COVID-19 Information Center

Sarcoptic Mange in Dogs

Date Published: 11/30/2003
Date Reviewed/Revised: 04/26/2018

Sarcoptic mange, also called scabies, is a very itchy disease in dogs caused by a mite (Sarcoptes scabiei var canis). Sarcoptic mites are very small and not visible to the naked eye. They tend to burrow under the skin and cause itching, redness, and skin crusts at the tips of the ears, elbows, hocks, chest and belly. However in a severe infestation, Sarcoptic mites can cause problems on the animal's entire body.

Sarcoptic mange is on this dog's face and ears, causing hair loss and crusting. Photo by Dr. Kim Williams.

Your veterinarian will look for the mite by performing several skin scrapings on your dog and examining the debris under a microscope. Unfortunately, in many dogs with Sarcoptic mange the skin scrapings do not contain any mites. This is because only a small number of mites may be on the dog’s body but cause severe symptoms. If Sarcoptic mange is suspected, treatment may be the only way to diagnose and cure your dog of the mites.    

Sarcoptic mange is highly contagious and can spread from pet to pet or from pet to human. Other dogs in the household should be treated whether or not they have symptoms. Mites can only survive a short time off the dog. However to ensure that there is no reinfection of your dog after treatment, your dog's living quarters should be thoroughly cleaned and the bedding washed or thrown away.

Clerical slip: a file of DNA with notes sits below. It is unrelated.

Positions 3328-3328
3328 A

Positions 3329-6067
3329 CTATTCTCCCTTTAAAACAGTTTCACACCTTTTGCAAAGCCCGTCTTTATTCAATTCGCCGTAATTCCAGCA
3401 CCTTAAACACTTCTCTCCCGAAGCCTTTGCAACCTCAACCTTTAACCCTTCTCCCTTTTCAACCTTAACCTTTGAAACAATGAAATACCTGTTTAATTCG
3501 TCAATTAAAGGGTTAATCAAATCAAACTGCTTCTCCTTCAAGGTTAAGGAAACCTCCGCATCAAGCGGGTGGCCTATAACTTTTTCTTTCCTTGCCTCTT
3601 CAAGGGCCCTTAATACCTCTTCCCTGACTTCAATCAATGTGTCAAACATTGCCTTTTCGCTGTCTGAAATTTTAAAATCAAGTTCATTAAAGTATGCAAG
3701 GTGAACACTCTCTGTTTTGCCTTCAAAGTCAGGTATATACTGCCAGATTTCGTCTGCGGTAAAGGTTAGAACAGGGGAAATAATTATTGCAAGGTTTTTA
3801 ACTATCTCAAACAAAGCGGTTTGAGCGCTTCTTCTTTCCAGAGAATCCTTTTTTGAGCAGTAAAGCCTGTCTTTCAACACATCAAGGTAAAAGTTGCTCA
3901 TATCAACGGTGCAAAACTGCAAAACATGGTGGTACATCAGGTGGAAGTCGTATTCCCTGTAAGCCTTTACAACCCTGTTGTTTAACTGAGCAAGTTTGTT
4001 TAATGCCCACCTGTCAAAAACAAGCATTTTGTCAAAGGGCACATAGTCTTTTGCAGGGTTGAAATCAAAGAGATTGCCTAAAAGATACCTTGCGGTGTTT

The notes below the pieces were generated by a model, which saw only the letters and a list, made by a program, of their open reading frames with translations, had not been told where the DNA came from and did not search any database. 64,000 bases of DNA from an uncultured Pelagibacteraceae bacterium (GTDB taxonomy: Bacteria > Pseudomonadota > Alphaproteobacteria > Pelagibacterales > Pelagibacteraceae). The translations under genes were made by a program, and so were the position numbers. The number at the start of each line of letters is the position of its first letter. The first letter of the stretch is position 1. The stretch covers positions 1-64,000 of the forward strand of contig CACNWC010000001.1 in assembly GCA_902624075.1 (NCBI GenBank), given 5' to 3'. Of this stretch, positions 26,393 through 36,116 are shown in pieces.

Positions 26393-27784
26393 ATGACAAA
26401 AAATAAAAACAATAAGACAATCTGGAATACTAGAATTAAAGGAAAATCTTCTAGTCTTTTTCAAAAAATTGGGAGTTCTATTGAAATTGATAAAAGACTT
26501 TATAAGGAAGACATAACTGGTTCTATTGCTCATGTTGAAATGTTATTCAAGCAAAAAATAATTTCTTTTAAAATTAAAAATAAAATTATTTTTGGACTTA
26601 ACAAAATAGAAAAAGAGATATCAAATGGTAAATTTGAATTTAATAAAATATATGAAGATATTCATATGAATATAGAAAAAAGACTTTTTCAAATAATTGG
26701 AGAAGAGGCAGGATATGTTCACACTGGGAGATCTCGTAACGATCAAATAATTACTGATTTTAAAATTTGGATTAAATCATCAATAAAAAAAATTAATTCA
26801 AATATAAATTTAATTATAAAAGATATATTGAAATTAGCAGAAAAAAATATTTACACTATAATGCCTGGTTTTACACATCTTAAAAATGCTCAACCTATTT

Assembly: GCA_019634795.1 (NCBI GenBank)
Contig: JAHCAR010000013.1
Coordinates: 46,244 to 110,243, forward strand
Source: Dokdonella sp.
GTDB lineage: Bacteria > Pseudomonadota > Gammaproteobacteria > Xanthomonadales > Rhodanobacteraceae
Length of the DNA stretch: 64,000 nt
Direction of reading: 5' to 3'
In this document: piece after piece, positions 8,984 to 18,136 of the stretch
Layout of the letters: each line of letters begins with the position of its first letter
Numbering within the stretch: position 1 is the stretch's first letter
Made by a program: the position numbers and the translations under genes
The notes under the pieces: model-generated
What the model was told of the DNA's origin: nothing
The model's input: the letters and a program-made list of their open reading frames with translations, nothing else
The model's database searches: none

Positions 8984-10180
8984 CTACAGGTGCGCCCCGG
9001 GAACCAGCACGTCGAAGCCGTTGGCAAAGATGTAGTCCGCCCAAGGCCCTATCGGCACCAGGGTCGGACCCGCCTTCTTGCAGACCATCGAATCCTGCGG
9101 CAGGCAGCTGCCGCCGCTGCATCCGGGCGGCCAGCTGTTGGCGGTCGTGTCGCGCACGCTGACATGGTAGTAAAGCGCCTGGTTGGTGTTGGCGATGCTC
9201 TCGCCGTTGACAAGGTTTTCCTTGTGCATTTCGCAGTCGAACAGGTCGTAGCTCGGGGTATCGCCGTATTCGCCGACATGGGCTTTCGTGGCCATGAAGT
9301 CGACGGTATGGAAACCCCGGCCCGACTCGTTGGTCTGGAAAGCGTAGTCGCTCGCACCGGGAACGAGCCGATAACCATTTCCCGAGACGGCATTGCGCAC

If any people in the family have red itchy bumps on their skin, they should consult their physician.


Treatment sometimes includes clipping your dog's hair coat. This will depend upon the length of the hair coat and severity of the disease. If a dip is used, a good shampoo is recommended before dipping to remove all the scales and crust.

Several medicines can be used to kill the Sarcoptic mites. These prescription medicines are in the form of dips, oral medications, injectable medications, or spot-on products.

No matter which treatment is chosen, your dog may remain contagious for the next two to four weeks. Please keep your dog confined and away from other dogs and unexposed persons until your dog’s re-check appointment with the veterinarian.